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Congress Moves to Change Immigration Law Following NBC Bay Area Investigation

Following NBC Bay Area’s probe into a flaw in current US immigration law that excludes tens of thousands of people brought to the US and adopted as children, Rep. Adam Smith of Washington introduced a new bill in Congress to close that loophole.

It’s a flaw in current US law that both Republicans and Democrats say makes little sense.

An NBC Bay Area investigation that first aired in January 2019 found tens of thousands of adoptees who now face possible deportation. Adopted as infants from foreign countries and raised in the United States, they may be separated from their families because they are technically not citizens. The reason: their adoptive parents failed to complete all the necessary paperwork decades ago.

The US State Department tells NBC Bay Area’s Investigative Unit that the flaw in current US immigration law exposes any child born between 1945 and 1998 and brought here, even legally, as infants and children.

Congress did close a similar loophole for internationally adopted children born after 2000 and properly adopted. But NBC Bay Area’s investigation found that for those born earlier, a single document can lead to a life of legal limbo. And many of those children, now adults, don’t even know they aren’t legal citizens.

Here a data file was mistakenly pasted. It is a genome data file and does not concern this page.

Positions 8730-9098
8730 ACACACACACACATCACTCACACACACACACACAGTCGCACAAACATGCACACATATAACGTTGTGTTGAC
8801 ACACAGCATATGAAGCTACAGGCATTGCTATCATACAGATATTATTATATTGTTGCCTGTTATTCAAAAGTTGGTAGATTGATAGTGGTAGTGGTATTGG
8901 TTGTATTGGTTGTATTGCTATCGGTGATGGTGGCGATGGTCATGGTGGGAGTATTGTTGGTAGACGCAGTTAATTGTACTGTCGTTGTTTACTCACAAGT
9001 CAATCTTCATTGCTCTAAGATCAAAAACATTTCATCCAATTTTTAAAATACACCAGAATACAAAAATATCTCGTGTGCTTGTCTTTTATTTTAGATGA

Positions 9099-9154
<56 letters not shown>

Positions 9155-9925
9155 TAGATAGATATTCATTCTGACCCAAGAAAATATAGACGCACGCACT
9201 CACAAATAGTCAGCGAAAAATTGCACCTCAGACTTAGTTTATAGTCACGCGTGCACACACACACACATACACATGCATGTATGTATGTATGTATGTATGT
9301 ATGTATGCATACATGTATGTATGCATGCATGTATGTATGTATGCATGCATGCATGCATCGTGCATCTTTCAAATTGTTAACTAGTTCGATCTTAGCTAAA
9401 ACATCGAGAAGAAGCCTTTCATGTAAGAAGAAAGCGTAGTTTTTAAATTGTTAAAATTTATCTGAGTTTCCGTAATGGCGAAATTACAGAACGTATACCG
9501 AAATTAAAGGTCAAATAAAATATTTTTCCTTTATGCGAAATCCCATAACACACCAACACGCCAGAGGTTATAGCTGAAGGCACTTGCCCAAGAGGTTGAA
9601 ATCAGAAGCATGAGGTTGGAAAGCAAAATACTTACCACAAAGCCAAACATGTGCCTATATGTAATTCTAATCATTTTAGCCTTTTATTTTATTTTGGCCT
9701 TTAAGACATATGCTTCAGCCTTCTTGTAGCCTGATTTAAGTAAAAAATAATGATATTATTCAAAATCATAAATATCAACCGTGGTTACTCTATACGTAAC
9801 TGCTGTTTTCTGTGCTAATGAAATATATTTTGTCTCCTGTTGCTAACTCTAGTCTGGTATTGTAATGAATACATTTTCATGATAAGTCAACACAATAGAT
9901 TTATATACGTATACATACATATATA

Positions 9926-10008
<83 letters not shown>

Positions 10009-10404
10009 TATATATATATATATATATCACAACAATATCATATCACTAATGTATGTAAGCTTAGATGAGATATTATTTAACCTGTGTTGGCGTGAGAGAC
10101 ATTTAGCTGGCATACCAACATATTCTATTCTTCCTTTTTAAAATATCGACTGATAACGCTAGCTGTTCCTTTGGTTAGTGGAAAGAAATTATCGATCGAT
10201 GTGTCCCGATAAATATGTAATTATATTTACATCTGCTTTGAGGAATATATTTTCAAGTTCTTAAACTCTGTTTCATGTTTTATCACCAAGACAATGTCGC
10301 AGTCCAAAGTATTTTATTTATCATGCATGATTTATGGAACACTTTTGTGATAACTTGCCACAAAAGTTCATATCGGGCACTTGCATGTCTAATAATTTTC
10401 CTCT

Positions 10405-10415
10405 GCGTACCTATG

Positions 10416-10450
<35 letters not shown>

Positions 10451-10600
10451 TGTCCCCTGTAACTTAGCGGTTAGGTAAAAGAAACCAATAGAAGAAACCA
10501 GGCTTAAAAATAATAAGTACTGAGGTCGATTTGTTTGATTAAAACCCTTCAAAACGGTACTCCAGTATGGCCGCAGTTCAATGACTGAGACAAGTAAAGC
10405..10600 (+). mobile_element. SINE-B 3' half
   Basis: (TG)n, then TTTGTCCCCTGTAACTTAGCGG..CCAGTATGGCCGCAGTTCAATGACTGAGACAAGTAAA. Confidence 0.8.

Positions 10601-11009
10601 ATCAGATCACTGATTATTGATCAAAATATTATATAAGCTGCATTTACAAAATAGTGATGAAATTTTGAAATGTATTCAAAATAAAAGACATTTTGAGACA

That investigation has now prompted a new proposed law in Congress, introduced by US Representative Adam Smith (D) who represents the 9th District of Washington state.

If passed, the new law would provide automatic citizenship for certain international children who were adopted here as infants by parents who were US citizens. That would close a loophole first exposed by NBC Bay Area. That loophole leaves some 40,000 people in legal limbo, according to estimates from the US State Department officials and adoptee rights advocates. All of them are now adults living in the US.

“I think it's a good step in the right direction and it's going to fix the problem to a large degree,” said Joy Kim-Alessi of the Adoptee Rights Campaign. However, “we do have concerns.”

Kim-Alessi says there are still certain categories of people who are not covered by this new legislation and she and other advocates want to close those flaws in the law as well.

One of the people who would be covered by the new proposed law, but who, for now, remains in legal limbo is a Bay Area resident named “Liam.”

Liam’s adopted parents brought him to San Francisco from Brazil as an infant in the 1980’s but they never competed the final, formal paperwork to make him a citizen.

He is now 35 years old, married with a young daughter.

Liam lived his life and had no idea he technically was not a US citizen until a DHS background check for a job revealed the missing paperwork.

To see NBC Bay Area’s original story click here.

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